Spurs had been overwhelming favourites going into the game against the struggling Toffees but a combination of hard work and luck saw Joe Royle’s team take a 2-0 lead through Matt Jackson and Graham Stuart. Jurgen Kilnnsman pulled a goal back before even more good luck for Everton.
Royle, somewhow, got confused on the sidelines and sent on Daniel Amokachi by mistake. It was the best mistake he ever made as the Nigerian went on to score twice and send Everton to Wembley.
5. Chesterfield 3 Middlesbrough 3, 1997
If ever there was an advert for the introduction of technology into football it was this semi-final clash, and it was 15 bleedin’ years ago! Second division Chesterfield took on Premiership mavericks Middlesbrough, who were enjoying one of their most successful eras ever, boasting the likes of little Juninho, big Emerson and, er, grey Ravanelli.
But that mattered little to the Spireites who went at their illustrious opponents, two leagues above them, with everything they had, opening up a 2-0 lead through Andy Morriss and Sean Dyche, now practising his Darth Vadar impressions as manager of Watford.
But the game swung on two contentious decisions; first Jon Howard’s shot bounced off the bar and crossed the line and would have made it 3-1 but was not given, and then David Ellery gave Boro a penalty when Juninho was felled outside the box. It finished 3-3 and Boro won the replay 3-0. For shame. Have a look out for a young Kevin Davies playing for Chesterfield.
4. Manchester United 2 Arsenal 1, 1999
Fun fact: this was the last ever FA Cup semi-final replay and it wasn’t a bad one to bow out on. After a goalless first tie, where Roy Keane had one of the most baffling offside goals ruled out (not that anyone was shedding a tear for him) the teams reconvened three days later.
David Beckham, fully Brylcreemed up, gave United the lead with a trademark humdinger, before Dennis Bergkamp equalised. Four minutes later Keane, probably still smarting from his disallowed goal a few days before, was sent off and the game seemed to swing Arsenal’s way. A penalty for the Gunners in the final minute looked to have the game won, but Peter Schmeichel saved Bergkamp’s effort.
In extra-time 10-man United held firm until Ryan Giggs intercepted Patrick Vieira’s pass, and rounded 402 Arsenal defenders before smashing it in, and then revealed his undergarment knitted sweater to the world.
3. Coventry 3 Leeds 2, 1987
These days a Championship clash, and not one of the good ones, but back in 1987 a game between Coventry and Leeds was one to relish. Well, kind of, Leeds were actually in the old second division having been relegated the year before but still had the smell of that Don Revie era wafting about the place.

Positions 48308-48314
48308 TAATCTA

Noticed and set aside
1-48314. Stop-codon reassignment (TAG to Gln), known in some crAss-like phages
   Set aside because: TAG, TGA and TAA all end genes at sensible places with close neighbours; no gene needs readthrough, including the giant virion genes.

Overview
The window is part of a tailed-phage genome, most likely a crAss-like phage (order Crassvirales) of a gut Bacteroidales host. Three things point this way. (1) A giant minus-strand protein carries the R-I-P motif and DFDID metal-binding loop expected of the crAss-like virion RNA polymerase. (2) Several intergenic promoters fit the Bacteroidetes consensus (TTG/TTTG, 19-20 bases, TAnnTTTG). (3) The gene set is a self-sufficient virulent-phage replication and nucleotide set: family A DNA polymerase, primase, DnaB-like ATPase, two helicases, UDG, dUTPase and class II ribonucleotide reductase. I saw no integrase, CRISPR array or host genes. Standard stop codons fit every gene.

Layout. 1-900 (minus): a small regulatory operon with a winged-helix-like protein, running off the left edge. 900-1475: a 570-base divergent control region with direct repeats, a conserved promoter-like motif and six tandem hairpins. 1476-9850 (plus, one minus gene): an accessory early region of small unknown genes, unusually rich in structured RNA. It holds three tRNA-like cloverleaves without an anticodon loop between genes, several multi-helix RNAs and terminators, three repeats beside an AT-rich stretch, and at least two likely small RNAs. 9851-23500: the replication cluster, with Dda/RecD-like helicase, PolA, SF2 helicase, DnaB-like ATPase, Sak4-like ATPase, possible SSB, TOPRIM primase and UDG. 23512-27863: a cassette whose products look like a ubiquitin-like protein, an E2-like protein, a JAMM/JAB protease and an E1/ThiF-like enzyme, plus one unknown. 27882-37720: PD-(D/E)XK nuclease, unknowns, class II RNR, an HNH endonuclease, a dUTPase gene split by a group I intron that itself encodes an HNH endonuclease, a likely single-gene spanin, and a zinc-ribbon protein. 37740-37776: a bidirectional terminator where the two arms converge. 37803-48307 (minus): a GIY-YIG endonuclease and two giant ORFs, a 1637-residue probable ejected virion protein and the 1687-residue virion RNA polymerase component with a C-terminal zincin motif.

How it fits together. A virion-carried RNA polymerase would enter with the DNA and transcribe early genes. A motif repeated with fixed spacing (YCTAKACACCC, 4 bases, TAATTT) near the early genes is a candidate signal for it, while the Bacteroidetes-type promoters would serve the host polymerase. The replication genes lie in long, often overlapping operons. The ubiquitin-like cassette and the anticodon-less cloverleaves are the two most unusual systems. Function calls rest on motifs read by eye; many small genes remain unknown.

And it nearly helped them into that year’s final as David Rennie put them ahead only for Coventry’s Micky Gynn to equalise and then set up Keith Houchen for what looked like the winner. But Keith Edwards took it to extra-time. (How great are these journeymen 80s footballer names, by the way?)
Winger Dave Bennett won it for City, though, to send them through to the final for the first, and only, time where they went on to beat Spurs.
2. Spurs 3 Arsenal 1, 1991.
The first semi-final to be hosted at Wembley was certainly one to remember. Well, for Spurs fans anyway. Paul Gascoigne inspired his side to a 3-1 win over their bitter rivals with a stunning 35-yard free-kick after just five minutes and two more goals from Gary Lineker sealed the path, er, back to Wembley for the final with Nottingham Forest.
Gazza wasn't even a sure starter that day on account of recovering from a hernia operation but played and the rest is history. In the final against Forest an over-eager tackle on Gary Charles saw Gascoigne rupture knee ligaments and many claim he was never the same again.
Even better than the goal, though, was Gazza's post match interview. Watch out for the best face ever at 20 seconds.
1. Crystal Palace 4 Liverpool 3 (AET), 1990
Arguably the greatest FA Cup semi-final ever witnessed took place at Villa Park on 8th April, 1990 where little Crystal Palace, only promoted to the top flight a year before, with a team full of journeymen and non-league signings shocked media darlings Liverpool with a smash-and-grab of the highest order.
The Reds had beaten Palace 9-0 in the league just five months before so another walkover was expected, but Mark Bright cancelled out Ian Rush's opener seconds into the second-half and goals from Gary O'Reilly and Andy Gray turned the game on its head, as John Barnes and Steve McMahon replied for Kenny Dalglish's men.
An extra-time winner from current Newcastle boss Alan Pardew sealed a famous win as the Eagles won fans up and down the country for their brave, battling performances, which launched the careers of the likes of Ian Wright, Bright and John Salako.